It seems like it’s a good time to remember some history. Do you sometimes forget relatively recent history? G. Santayana was reputed to have said something about (paraphrasing for syntactical fit) those of us who don’t remember the past being condemned to repeating it. Of course, ancient history may be inaccurate (did Nero really fiddle while Rome burned?), and this recent history might be, too. But see for yourself. Check this little bit of history from 2008 about how downtrodden the 1% were back then.
Thanks, This Hour Has 22 Minutes.
Getting More Serious
Barbara Hansen of USA TODAY used GMI Ratings, Standard & Poor’s data, and other USA TODAY research to analyze the pay of chief executive officers of US corporations in 2011. Matt Krantz and Ms. Hansen reported the results of that analysis 28 March 2012. Here is a listing of the top 10 earners for 2011. Ms. Hansen’s table, available with the story they reported, can be sorted in other ways to allow one to see data on 151 companies’ executive’s earnings.
|Johnson & Johnson
Now, I don’t begrudge people making money, especially if they work hard, and I presume these men work hard, probably as hard as I do. And it’s not about me and them. But, what does one do with this sort of money. In one year, they’re making more than what a well-paid teacher made (including nice retirement and health benefits) over the past 35 years. Equitable?
Well, if these men gave 1% of their incomes to an endowment for a local school for five years, that would amount to something. Those schools would suddenly have budgets that would allow them to buy curricula that they might not otherwise be able to purchase, given the anti-tax and anti-education mood of many neighbors. And, if these savvy business men said, “You have to buy curricula that have a proven track record of success with the funds from this endowment (and here are the sensible rules for deciding what counts as such a curriculum),” then they might be “giving back to the community,” as their similarly wealthy athletics stars say.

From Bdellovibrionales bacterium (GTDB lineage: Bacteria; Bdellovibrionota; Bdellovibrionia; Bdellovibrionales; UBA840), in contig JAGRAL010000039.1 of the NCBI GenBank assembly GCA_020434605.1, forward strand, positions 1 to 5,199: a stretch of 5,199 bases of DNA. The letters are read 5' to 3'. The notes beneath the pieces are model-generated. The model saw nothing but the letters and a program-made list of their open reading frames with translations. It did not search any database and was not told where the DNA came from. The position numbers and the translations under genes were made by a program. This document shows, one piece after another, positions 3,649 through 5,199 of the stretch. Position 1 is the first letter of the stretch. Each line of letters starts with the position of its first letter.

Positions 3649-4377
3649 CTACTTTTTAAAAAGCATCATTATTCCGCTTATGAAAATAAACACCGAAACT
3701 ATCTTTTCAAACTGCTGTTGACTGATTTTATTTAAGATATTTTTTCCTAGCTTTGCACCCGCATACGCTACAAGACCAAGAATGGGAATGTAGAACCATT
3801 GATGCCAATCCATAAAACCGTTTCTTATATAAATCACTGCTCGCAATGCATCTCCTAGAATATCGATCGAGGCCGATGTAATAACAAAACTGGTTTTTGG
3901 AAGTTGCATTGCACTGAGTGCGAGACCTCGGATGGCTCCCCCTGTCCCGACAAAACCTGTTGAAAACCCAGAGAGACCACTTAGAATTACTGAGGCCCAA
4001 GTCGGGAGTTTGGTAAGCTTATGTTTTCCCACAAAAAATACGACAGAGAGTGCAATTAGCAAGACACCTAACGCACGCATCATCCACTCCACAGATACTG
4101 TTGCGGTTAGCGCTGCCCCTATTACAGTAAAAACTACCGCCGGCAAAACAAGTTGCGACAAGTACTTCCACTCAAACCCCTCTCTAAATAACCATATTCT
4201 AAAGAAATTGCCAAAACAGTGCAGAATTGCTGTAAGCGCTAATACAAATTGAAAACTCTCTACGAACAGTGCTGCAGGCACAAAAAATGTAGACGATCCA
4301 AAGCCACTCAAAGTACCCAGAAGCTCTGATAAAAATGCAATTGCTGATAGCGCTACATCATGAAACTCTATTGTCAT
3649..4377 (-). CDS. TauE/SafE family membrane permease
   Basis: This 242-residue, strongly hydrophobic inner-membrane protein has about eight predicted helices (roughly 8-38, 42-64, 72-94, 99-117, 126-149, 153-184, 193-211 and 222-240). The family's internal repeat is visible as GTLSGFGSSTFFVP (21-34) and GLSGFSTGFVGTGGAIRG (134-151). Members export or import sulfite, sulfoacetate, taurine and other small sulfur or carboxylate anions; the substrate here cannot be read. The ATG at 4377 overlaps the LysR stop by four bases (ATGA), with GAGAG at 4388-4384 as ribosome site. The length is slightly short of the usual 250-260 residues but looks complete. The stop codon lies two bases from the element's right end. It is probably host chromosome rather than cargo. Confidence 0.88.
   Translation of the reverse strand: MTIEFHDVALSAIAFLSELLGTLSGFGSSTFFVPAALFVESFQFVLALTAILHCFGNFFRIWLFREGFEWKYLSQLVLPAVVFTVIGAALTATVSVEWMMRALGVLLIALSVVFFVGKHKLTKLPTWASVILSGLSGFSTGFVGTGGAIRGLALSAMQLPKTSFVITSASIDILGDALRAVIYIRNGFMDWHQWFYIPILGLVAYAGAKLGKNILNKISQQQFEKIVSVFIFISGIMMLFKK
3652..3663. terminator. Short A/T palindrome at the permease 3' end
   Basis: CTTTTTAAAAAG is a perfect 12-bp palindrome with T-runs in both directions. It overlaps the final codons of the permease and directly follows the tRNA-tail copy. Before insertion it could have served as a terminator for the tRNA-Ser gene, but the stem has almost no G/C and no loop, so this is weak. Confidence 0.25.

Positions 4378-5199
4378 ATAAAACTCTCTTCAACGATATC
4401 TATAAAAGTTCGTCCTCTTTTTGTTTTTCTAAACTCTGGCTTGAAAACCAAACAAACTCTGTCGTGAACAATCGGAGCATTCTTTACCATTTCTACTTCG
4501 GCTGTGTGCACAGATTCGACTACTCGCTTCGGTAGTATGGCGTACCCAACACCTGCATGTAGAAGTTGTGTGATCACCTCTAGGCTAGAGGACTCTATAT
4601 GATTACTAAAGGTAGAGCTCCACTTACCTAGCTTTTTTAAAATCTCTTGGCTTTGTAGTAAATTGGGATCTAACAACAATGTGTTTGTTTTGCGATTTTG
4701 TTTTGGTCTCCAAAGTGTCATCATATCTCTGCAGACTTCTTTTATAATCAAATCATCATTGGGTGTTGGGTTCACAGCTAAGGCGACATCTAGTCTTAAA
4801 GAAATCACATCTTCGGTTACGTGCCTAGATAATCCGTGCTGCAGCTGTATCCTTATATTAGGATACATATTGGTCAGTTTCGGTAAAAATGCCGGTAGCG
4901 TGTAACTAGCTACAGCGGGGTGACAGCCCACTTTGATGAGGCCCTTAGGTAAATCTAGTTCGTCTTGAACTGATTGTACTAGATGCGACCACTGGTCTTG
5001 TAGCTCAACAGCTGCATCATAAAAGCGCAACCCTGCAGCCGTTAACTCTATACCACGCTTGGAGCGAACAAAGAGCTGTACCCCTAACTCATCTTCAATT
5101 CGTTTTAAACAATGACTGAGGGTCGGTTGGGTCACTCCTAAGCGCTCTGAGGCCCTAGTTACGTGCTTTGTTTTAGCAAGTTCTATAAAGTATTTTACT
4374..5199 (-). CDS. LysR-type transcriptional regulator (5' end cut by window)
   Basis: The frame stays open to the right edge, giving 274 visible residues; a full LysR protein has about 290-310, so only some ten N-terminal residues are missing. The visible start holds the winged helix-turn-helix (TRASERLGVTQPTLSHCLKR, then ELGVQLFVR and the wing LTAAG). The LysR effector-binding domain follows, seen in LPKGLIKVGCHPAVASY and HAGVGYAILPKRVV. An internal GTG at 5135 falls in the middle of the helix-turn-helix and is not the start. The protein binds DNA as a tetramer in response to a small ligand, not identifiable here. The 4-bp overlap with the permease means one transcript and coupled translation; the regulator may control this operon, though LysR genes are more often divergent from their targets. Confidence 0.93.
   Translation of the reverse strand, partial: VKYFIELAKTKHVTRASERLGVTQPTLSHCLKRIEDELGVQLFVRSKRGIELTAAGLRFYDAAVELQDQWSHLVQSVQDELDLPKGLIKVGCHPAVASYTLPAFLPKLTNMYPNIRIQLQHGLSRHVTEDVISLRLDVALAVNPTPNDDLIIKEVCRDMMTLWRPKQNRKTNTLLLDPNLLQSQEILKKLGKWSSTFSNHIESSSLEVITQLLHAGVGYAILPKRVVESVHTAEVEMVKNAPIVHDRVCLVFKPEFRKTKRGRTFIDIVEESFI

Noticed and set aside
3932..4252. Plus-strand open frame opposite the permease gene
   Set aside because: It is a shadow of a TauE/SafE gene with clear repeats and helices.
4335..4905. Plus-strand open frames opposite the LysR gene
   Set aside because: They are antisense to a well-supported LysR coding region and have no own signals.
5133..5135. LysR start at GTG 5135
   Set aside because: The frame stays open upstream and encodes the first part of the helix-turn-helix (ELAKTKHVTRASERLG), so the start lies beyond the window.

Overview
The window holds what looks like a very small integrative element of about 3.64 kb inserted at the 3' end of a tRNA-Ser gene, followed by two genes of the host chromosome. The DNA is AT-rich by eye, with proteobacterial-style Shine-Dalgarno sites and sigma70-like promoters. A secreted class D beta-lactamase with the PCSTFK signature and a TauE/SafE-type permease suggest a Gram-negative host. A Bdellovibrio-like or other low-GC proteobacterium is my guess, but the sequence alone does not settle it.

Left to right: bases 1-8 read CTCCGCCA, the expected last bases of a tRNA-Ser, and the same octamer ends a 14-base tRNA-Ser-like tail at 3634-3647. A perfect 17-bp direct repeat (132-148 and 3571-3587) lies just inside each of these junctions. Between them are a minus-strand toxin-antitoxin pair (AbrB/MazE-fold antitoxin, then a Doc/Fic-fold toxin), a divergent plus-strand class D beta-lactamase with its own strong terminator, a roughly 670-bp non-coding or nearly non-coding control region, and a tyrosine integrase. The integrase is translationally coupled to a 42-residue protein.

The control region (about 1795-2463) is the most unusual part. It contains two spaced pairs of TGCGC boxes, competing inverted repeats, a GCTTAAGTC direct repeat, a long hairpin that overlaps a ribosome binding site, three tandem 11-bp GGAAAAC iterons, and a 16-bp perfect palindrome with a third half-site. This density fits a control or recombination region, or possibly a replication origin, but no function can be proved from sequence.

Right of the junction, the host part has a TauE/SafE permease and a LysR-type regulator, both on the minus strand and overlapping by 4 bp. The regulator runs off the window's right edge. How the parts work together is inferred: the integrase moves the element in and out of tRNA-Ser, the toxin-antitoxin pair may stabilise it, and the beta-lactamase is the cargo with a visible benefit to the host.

In fact, mayhaps we could just ask that these way-wealthy folks would form coalitions and tackle problems such as this, just as the Buffet, Gates, Broad, and other families have addressed international problems. Mr. Atlanta Falcon Matt Ryan, Atlanta Coca Cola Mr. Muhtar Kent, Mr. Atlanta Hawk Joe Johnson, and Mr. Atlanta Braves Chipper Jones…y’all could do some good works among you, if you formed a team. Just 1-2% of your incomes a year for a three-year run for schools, boys-and-girls clubs, community music programs, shelters for indigent elderly folks…. Do you think you could afford 10%?